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Inferno

Inferno
(please click to view on black // canon 5d mark ii, canon 16-35mm f/2.8 l, 16mm, f/10, iso 100, 0.5 sec // buy print)

I’ve made quite a few trips to the Grand Canyon this year and last, but never have I seen the color and sky like I did a week ago. I went up there of course hoping for lightning, which never materialized…but this blazing sunset was such a treat it made up for everything!

Someday I’ll get the storms I want over that place, but in the meantime…I’ll take a sunset like that!

Wilaha

A distant thunderstorm rumbles and throws down tons of bolts west of the small community of Wilaha in northern Arizona.
(please click to view on black // canon 5d mark iii, canon 50mm f/1.2, f/5.6, iso 500, 25 sec, 6-images stacked)

I spent yesterday afternoon up in northern Arizona, hoping to grab some lightning at the Grand Canyon, but of course…that’s an elusive goal and once again it didn’t pan out. But I did see quite a few rotating storms, drove through a great hail storm east of the Canyon, then witnessed a beautiful rainbow over the Little Colorado canyon there, followed up by a gorgeous sunset from Moran Point and then this little isolated storm on my way home towards Williams. It blew up in the distance west of Wilaha, moved closer and closer to me, the bolts were great, but sadly no good west roads and it died out before I was hoping.

Decided to do a 6-image stack of this storm…because it was so distant and any single bolt didn’t seem to do it justice!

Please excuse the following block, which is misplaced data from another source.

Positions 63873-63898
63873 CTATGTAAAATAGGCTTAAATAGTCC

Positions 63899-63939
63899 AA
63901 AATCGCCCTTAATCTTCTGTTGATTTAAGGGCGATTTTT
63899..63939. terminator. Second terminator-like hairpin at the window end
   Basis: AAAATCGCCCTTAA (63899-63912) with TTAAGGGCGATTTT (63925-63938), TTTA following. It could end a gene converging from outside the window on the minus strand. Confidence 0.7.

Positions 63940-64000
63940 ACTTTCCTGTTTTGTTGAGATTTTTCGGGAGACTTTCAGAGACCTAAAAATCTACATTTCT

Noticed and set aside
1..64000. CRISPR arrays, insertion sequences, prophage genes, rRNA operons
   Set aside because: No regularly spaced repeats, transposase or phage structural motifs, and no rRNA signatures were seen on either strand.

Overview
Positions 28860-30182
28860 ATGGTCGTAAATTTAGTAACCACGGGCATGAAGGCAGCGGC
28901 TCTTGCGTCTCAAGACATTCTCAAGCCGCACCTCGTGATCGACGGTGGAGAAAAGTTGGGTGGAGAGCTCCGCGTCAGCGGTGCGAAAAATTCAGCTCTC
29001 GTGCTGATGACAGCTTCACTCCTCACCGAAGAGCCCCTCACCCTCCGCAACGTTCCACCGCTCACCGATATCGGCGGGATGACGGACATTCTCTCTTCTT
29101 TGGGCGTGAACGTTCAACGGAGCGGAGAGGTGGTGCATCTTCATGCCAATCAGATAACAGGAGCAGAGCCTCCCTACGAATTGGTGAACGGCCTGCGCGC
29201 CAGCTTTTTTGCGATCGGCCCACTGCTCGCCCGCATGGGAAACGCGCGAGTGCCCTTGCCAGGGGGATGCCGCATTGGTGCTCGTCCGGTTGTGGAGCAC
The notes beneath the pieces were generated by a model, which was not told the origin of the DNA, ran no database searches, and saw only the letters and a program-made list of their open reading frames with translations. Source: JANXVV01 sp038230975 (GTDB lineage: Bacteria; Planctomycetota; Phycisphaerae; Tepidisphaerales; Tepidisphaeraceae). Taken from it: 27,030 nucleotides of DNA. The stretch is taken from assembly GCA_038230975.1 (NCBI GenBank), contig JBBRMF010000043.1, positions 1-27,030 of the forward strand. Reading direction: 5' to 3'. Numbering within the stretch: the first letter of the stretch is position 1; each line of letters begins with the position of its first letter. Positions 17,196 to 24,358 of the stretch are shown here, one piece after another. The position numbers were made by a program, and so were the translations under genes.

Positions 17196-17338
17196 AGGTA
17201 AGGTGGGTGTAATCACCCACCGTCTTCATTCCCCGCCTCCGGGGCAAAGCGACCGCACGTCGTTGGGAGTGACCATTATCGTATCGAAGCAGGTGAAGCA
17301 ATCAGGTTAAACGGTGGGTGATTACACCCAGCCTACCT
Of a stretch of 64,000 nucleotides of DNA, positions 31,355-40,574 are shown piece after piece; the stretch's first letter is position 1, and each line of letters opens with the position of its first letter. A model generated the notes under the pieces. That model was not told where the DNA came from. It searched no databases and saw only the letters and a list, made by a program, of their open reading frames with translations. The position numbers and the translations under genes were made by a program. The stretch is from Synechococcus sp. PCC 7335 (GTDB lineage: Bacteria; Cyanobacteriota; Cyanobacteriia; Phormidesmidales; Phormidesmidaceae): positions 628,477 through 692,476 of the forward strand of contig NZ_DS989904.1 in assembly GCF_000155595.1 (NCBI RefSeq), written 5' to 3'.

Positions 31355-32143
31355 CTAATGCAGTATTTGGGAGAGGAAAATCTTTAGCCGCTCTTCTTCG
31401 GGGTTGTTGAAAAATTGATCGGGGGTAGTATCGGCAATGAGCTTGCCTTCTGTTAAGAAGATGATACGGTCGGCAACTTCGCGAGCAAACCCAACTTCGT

Thunderstorm on Luepp Road

Thunderstorm on Luepp
(please click to view on black // canon 5d mark ii, canon 17-40mm f/4 l, 17mm, iso 100, f/9, 1/200sec // buy print)

One of the more beautiful areas of Arizona is this little stretch of highway on Luepp Road northeast of Flagstaff. You take it to get to Grand Falls, which is where I was headed this day.

What I love about this terrain are the smooth mountains that were former volcanoes in another life. You don’t really get to see them too well in this photo, but the left horizon is the start of one of these mountains. But the grasslands are still amazing and the scenery is beautiful. In various places roads head off into the distance as this area is also used as farm land.

Of course all of it is made better by a gorgeous little downpour from a monsoon storm. One of my favorite images from last summer.

The Chocolate Falls

(please click to view on black // canon 5d mark ii, rokinon 14mm 2.8, f/18, iso 50, 5 seconds // buy print)

Word of a flash flood hitting the Little Colorado river in northern Arizona Saturday evening changed everything I had planned for Sunday. My buddy Dee Nichols and I had been waiting for something like this for awhile, and it meant being in Grand Falls Sunday night and likely camping out.

The falls were dry when we arrived, aside from some pools of water still lingering from previous floods. Dee predicted when the water would arrive and it came 25 minutes early. Sadly, it was pitch black out, no moon and it was practically impossible to see the flood come in from up on the high cliffs.

The sound though…was amazing. Like someone had opened up a valve upstream.

Here is a shot from this morning. Lyla and I camped out in the back of the 4Runner, woke up before sunrise to get some shots of the falls before heading home. No luck with color or cool clouds, but all that might do is take away from the beauty of the water. Dirty, muddy water that is churned up sediment from the rush of a flash flood. Misty spray from the falls coating our tripods, cameras and vehicles in what one might think was a light coat of brown spray paint.